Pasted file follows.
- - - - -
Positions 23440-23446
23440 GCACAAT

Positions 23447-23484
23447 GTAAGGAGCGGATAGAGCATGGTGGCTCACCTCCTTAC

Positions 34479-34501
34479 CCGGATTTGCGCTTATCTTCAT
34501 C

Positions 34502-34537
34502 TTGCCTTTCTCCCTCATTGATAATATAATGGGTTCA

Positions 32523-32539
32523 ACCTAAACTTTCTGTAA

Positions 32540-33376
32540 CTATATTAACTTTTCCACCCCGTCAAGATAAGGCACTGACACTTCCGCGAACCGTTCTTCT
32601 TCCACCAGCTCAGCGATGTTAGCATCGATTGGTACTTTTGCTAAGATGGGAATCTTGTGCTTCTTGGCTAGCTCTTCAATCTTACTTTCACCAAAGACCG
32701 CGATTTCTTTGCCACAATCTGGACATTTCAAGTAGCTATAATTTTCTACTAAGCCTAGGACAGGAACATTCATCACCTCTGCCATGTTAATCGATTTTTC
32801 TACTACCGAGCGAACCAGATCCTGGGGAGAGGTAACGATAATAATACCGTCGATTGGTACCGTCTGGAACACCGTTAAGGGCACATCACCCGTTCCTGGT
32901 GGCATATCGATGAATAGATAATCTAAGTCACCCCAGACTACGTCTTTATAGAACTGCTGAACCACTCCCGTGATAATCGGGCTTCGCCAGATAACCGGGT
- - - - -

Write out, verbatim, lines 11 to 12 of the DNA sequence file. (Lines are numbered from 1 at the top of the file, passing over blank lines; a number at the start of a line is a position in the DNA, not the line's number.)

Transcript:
32523 ACCTAAACTTTCTGTAA

Positions 32540-33376